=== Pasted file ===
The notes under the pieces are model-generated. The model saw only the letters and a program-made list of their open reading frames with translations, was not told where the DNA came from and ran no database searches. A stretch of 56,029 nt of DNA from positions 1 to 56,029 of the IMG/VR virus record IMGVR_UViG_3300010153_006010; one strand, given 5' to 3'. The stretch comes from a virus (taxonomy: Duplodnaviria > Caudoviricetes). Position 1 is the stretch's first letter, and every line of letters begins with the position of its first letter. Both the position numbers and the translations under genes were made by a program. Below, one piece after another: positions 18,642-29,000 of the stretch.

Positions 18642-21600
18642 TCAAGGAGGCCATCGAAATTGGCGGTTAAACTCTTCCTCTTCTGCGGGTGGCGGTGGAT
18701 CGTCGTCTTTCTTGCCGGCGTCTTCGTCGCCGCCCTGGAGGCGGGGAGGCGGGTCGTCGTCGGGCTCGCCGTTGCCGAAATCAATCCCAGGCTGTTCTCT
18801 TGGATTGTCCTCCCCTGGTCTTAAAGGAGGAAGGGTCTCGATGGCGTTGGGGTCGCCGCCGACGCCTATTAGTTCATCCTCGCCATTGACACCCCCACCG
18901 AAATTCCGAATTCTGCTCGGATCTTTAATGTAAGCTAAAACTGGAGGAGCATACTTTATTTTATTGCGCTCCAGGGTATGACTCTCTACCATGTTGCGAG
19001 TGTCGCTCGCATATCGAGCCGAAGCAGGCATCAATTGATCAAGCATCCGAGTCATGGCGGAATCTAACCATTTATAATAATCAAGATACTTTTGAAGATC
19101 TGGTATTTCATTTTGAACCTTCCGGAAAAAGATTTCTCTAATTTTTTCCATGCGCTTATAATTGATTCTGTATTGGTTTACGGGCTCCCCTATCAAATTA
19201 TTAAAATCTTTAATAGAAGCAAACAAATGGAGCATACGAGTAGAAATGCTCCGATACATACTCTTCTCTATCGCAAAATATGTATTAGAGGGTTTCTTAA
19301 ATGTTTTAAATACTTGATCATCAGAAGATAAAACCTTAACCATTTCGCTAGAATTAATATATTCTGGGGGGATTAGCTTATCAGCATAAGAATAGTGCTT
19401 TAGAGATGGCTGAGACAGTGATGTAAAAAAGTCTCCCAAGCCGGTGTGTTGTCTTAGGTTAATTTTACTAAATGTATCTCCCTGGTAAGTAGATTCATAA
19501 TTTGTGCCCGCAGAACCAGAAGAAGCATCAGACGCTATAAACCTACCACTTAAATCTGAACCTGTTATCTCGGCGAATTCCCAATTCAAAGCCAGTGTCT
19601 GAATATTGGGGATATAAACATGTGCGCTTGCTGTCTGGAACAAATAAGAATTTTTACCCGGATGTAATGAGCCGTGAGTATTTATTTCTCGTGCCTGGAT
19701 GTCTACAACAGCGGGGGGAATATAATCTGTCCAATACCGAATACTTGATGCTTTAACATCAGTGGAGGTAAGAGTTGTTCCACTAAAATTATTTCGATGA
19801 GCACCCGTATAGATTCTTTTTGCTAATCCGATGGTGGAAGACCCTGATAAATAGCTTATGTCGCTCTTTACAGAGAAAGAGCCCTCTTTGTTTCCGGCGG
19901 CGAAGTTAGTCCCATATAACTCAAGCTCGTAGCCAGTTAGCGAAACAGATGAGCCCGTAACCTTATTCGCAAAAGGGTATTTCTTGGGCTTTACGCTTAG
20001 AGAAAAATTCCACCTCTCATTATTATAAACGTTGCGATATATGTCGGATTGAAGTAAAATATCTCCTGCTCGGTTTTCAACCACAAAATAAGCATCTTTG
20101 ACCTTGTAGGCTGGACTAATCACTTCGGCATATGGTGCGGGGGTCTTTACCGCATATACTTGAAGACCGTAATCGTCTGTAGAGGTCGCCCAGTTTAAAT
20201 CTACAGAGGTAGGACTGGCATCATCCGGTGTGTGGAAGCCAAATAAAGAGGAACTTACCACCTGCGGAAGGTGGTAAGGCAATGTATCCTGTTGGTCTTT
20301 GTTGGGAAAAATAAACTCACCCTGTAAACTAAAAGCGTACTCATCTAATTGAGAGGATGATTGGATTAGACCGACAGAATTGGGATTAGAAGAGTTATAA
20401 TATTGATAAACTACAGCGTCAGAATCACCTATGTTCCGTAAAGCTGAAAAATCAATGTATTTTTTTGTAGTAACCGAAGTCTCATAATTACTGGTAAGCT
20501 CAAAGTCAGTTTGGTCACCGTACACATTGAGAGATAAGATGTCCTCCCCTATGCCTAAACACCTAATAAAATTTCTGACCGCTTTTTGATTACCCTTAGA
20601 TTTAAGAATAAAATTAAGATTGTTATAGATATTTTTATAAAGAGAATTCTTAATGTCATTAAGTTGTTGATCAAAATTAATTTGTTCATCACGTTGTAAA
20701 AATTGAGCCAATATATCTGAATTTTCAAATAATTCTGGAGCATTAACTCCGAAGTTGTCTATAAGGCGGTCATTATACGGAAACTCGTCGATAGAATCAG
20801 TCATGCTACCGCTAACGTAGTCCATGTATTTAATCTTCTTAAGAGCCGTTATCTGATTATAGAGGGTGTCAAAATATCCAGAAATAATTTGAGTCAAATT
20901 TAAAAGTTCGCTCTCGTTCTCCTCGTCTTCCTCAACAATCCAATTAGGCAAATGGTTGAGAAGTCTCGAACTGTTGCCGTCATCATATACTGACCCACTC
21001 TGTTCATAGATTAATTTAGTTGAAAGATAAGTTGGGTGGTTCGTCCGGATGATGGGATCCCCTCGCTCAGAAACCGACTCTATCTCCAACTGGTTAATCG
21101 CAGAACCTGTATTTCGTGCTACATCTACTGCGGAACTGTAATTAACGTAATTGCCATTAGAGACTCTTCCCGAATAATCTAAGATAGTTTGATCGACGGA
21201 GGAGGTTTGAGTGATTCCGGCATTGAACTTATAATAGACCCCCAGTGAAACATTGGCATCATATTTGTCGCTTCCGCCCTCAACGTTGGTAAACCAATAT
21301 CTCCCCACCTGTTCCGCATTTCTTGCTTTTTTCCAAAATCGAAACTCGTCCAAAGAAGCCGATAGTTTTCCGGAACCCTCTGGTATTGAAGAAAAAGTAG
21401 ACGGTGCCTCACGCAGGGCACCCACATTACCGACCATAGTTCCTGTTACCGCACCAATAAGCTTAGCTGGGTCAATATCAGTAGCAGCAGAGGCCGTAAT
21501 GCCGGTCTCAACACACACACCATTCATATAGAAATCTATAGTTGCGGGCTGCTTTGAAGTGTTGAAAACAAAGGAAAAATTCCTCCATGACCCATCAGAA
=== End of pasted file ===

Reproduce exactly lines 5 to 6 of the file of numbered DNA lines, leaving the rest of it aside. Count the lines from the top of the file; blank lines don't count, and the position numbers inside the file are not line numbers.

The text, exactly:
18801 TGGATTGTCCTCCCCTGGTCTTAAAGGAGGAAGGGTCTCGATGGCGTTGGGGTCGCCGCCGACGCCTATTAGTTCATCCTCGCCATTGACACCCCCACCG
18901 AAATTCCGAATTCTGCTCGGATCTTTAATGTAAGCTAAAACTGGAGGAGCATACTTTATTTTATTGCGCTCCAGGGTATGACTCTCTACCATGTTGCGAG